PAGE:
- My free software activities, January 2016
- Debian Long Term Support (LTS)
- Other free software work
This is my second month working on Debian LTS, started by Raphael Hertzog at Freexian. I think this month has been a little better for me, as I was able to push two "DLA" (Debian LTS Advisories, similar to regular DSAs (Debian Security Advisories) but only applying to LTS releases).
I pushed DLAs for phpmyadmin (DLA-406-1) and [prosody (CVE-2016-0756)]. Both were pretty trivial, but I still had to boot a squeeze VM to test the resulting packages, something that was harder than expected. Still the packages were accepted in squeeze-lts and should work fine.
I also spent a good amount of time trying to untangle the mess that java software has become, and in particular the icu vulnerabilities, CVE-2015-4844 and CVE-2016-0494. I ended up being able to backport patches and build packages, not without a significant amount of pain because of how upstream failed to clearly identify which patches did what.
The fact that they (Oracle) did not notify their own upstream (icu) is also a really questionable practice in the free software world, which doesn't come as a surprise coming from Oracle anymore, unfortunately. Even worse, CVE-2016-0494 was actually introduced as part of the fix for CVE-2015-4844. I am not even sure the patches provided actually fix the problem because of course Oracle didn't clearly state what the problem was or how to exploit it.
Still: I did the best I could under the circumstances and built packages which I shared with the debian-lts list in the hope others could test it. I am not much familiar with the icu package or even Java anymore, so I do not feel comfortable uploading those fixes directly right now, especially since I just trust whatever was said on the Redhat and icu bugtrackers. Hopefully someone else can pick this up and confirm I had the right approach.
I also worked on CVE-2016-1908 a fairly awkward vulnerability in OpenSSH involving bypassing a security check in the X server that forbids certain clients from looking at keystrokes, selections and more stuff from other clients. The problem is pretty well described in this article. It is, basically, that there are two ways for applications to talk to the X server: "trusted" and "untrusted". If an application is "trusted", they can do all sorts of stuff like manipulate the clipboard, send keystrokes to other applications, sniff keystrokes and so on. This seems fine if you are running local apps (a good example is xdotool to test this) but can be pretty bad once X forwarding comes in play in SSH because then the remote server can use your X credentials to run arbitrary X code in your local X server. In other words, once you forward X, you trust the remote server as being local, more or less.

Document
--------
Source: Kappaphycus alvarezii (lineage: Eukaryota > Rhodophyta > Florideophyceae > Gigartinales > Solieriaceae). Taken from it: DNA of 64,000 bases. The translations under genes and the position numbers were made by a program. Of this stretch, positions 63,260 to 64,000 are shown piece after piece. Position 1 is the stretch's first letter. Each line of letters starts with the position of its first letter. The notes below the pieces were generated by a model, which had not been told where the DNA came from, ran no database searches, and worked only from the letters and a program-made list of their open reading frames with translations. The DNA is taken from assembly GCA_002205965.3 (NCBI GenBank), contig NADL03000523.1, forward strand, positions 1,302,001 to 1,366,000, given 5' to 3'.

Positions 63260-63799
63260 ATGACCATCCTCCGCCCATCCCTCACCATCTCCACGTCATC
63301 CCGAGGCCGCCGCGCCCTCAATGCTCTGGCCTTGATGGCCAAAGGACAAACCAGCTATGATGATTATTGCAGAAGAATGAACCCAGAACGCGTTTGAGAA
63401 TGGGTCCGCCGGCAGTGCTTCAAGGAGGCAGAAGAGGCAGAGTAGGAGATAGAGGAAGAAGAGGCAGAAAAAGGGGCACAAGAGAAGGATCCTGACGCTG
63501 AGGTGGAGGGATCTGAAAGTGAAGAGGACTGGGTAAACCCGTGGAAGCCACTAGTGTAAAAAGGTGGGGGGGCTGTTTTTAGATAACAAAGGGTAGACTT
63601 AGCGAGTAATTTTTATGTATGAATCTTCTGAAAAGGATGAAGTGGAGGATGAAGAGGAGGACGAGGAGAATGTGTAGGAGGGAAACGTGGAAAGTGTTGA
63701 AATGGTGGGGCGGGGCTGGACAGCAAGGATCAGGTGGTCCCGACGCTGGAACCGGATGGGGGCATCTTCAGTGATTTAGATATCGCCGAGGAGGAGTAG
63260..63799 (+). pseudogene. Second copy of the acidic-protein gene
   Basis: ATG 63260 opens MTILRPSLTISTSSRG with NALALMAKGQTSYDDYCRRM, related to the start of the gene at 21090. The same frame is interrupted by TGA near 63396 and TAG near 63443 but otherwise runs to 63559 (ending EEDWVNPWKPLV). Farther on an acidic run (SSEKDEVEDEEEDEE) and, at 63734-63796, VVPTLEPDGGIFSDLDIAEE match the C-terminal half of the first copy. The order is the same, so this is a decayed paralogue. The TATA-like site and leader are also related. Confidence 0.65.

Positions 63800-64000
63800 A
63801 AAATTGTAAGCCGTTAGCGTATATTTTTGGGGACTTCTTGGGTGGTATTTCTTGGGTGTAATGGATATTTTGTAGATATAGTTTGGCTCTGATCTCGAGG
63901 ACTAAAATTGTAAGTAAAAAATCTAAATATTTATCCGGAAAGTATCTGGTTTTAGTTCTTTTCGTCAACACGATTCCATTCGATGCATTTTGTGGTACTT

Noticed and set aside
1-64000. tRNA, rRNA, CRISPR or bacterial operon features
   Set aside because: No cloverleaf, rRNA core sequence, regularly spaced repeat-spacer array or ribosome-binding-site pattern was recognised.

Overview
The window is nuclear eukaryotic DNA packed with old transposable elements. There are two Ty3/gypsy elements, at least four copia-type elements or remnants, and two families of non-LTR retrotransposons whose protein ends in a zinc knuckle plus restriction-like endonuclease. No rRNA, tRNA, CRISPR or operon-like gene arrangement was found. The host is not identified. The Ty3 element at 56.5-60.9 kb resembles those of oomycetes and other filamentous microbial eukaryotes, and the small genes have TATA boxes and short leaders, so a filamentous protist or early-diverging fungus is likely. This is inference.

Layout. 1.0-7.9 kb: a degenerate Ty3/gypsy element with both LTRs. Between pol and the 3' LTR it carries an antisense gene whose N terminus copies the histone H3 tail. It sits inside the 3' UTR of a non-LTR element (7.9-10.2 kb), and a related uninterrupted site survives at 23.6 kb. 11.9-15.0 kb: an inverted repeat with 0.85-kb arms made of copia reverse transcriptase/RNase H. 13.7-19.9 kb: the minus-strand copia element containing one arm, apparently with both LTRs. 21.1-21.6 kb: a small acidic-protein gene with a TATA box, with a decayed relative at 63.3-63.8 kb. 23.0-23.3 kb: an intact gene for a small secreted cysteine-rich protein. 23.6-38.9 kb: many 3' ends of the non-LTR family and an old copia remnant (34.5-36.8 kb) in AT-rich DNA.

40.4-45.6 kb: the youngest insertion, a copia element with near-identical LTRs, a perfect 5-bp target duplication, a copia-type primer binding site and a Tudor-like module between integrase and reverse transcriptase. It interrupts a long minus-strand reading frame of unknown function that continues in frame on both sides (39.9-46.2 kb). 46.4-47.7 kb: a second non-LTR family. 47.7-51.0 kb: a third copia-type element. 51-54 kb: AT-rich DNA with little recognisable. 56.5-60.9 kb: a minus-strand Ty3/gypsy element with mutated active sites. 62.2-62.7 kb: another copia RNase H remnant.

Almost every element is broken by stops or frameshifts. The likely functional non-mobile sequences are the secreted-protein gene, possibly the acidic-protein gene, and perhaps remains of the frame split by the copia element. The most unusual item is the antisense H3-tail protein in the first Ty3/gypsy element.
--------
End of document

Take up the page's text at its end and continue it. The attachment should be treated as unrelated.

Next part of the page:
This is why OpenSSH 3.8 introduced the distinction between
-Y (trusted). Unfortunately, after quite a bit of
research and work to reproduce the issue (i could not not reproduce
the issue!), I realized that Debian has, even since 3.8 has been
released (around the "sarge" days!) forcibly defaulted
yes which makes
-Y behave the same
way. I described all of this in
a post to the LTS list and OpenSSH maintainers and it seems there
were good reasons for this back then (
-X actually breaks a lot of X
clients, for example selecting text will crash
xterm), but I still
don't quite see why we shouldn't tell people to use
if they need to, instead of defaulting to the nasty insecure
Anyways, this will probably end up being swept under the rug for
usability reasons, but just keep in mind that
-X can be pretty nasty
if you run it against an untrusted server.
This one was fun. JWZ finally got bitten by his own rants and a pretty embarrassing vulnerability (CVE-2015-8025) that allowed one to crash the login dialog (and unlock the screen) by hot swapping external monitors (!). I worked on trying to reproduce the issue (I couldn't: my HDMI connector stopped working on my laptop, presumably because of a Linux kernel backport) and building the patches provided by the maintainer on wheezy, and pushed debdiffs to the security team which proceeded with the upload.
I still spend a bit too much time to my taste trying to find work in LTS land. Very often, all the issues are assigned or the ones that remain seem impossible to fix (like the icu vulnerabilities) or packages so big that I am scared to work on it (like eglibc). Still, the last week of work was much better, thanks to the excellent work that Guido Günther has done on the front desk duties this week. My turn is coming up next week and I hope I can do the same for my fellow LTS workers.
Oh, and I tried to reproduce the cpio issue (CVE-2016-2037) and failed, because I didn't know enough about Valgrind. But even then, I don't exactly know where to start to fix that issue. It seems no one does, because this unmaintained package is still not fixed anywhere...